Three quarters still see the vaccine as safe
Following concerns about blood clots, the UK’s drugs regulator – the Medicines and Healthcare products Regulatory Agency (MHRA) – has recommended that 18-29 year olds should be offered an alternative to the AstraZeneca coronavirus vaccine.
A new YouGov/Times poll shows that the decision has thus far had minimal impact on the perceived safety of the vaccine.
Three quarters of Britons (75%) currently consider the vaccine to be very or somewhat safe, basically unchanged from the 77% who said the same in mid-March. However, there has been a small decline in the number of people who consider the vaccine “very” safe, from 47% to 41%.
The number who consider the drug to be unsafe has ticked up slightly, from 9% to 13%.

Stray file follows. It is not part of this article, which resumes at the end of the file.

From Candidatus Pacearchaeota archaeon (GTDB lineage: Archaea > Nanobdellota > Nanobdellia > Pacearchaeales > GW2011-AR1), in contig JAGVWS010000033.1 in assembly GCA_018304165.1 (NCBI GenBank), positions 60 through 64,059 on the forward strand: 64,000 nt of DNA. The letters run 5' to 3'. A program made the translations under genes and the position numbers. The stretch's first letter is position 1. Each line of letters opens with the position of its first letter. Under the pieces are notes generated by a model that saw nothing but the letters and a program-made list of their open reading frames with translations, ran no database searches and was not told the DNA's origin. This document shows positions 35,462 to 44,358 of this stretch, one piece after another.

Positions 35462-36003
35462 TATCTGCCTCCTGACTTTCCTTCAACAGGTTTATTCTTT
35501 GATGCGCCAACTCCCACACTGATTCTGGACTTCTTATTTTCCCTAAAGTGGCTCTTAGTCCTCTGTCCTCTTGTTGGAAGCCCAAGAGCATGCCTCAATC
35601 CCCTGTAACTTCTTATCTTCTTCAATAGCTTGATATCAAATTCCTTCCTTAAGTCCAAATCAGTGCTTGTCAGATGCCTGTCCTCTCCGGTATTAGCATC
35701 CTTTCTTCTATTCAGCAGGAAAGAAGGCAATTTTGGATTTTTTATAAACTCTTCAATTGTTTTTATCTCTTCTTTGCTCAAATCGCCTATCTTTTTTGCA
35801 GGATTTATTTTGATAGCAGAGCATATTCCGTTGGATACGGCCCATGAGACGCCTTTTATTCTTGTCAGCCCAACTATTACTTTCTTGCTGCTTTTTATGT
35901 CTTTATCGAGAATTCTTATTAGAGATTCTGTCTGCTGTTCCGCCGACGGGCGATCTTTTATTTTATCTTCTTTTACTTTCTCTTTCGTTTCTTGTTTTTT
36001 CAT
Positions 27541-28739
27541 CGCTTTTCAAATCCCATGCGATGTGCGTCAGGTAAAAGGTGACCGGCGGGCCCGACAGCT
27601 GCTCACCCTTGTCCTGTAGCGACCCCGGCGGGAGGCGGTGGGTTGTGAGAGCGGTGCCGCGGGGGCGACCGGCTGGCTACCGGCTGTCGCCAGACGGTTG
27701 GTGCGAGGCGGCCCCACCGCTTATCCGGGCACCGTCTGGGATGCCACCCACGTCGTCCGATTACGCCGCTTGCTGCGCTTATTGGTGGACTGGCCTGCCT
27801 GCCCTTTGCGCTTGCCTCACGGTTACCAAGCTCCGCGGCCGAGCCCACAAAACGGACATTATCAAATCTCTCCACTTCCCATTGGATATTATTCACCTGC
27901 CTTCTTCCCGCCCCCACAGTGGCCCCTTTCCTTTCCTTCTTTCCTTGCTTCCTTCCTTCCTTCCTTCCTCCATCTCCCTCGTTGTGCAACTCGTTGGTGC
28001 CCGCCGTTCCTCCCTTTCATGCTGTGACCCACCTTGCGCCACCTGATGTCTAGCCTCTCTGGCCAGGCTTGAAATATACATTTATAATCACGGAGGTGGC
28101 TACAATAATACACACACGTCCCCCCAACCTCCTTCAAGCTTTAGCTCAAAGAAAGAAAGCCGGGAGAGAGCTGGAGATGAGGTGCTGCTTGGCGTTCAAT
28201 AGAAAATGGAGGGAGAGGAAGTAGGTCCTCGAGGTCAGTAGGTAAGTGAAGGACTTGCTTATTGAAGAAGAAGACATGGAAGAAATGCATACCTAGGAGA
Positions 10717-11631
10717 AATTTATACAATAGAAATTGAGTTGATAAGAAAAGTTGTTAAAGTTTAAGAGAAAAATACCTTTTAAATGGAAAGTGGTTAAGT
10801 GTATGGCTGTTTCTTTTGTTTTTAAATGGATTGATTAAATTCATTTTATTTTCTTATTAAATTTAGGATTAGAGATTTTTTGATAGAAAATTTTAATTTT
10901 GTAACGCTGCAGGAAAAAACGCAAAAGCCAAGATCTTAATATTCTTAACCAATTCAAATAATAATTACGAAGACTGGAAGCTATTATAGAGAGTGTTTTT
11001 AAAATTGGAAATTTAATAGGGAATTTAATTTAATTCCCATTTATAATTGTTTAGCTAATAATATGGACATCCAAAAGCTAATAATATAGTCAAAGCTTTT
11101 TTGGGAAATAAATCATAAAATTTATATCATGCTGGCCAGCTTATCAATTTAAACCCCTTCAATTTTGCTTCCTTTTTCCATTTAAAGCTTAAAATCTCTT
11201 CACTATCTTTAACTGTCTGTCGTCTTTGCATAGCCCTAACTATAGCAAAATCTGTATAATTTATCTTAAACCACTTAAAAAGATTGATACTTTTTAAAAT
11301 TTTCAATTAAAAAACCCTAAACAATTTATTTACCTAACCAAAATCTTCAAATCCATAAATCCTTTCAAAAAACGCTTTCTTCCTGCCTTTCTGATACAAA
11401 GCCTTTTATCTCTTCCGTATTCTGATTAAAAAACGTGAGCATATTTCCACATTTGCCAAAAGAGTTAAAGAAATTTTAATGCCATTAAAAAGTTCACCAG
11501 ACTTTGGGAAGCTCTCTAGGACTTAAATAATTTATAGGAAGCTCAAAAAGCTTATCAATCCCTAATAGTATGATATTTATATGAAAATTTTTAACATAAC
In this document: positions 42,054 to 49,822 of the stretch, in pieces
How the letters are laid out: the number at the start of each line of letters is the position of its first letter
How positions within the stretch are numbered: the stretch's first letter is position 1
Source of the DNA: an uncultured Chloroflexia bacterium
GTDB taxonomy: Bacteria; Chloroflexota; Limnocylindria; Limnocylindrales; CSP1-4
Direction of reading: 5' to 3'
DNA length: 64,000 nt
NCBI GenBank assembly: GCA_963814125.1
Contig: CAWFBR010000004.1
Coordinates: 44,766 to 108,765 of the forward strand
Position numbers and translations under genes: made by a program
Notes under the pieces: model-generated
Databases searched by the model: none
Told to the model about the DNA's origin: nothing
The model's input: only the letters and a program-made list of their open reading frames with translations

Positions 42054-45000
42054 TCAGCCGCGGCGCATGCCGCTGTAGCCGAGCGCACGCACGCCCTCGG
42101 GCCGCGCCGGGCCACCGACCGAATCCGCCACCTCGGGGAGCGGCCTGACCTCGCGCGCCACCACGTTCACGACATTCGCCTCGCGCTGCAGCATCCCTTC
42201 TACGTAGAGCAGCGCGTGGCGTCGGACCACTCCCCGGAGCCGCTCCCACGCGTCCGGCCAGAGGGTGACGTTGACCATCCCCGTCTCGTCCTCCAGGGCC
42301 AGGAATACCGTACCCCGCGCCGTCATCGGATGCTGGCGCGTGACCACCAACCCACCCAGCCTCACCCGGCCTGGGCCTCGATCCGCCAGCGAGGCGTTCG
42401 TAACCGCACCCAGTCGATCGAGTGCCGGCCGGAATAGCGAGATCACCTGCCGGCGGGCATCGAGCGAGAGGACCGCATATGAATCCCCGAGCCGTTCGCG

The story is the similar among 18-24 year olds, who would be denied the vaccine under current circumstances. Two thirds of this age group currently consider the AstraZeneca vaccine safe (65%), compared to 62% in March, but with the proportion believing it to be “very” safe falling from 41% to 34% in the intervening time period (although please note that this difference is within the margin of error).
One in five young people (18%) consider the AZ vaccine unsafe, effectively the same as in the previous survey (19%).
Overall, the AstraZeneca vaccine is still seen as comparably safe as the Pfizer vaccine, which 78% of Britons consider safe, including 51% who believe it to be “very” safe.
Perceived safety of Moderna vaccine ticks up after first shots are delivered in Britain
Since the last survey, the Moderna vaccine has been introduced in the UK, with the first doses being administered in west Wales. More people are now likely to say that they consider the vaccine safe – 57%, up from 50% three weeks ago. Only 6% consider the vaccine unsafe, with the rest unsure (37%), unsurprising given the lack of publicity around the vaccine and its very recent introduction.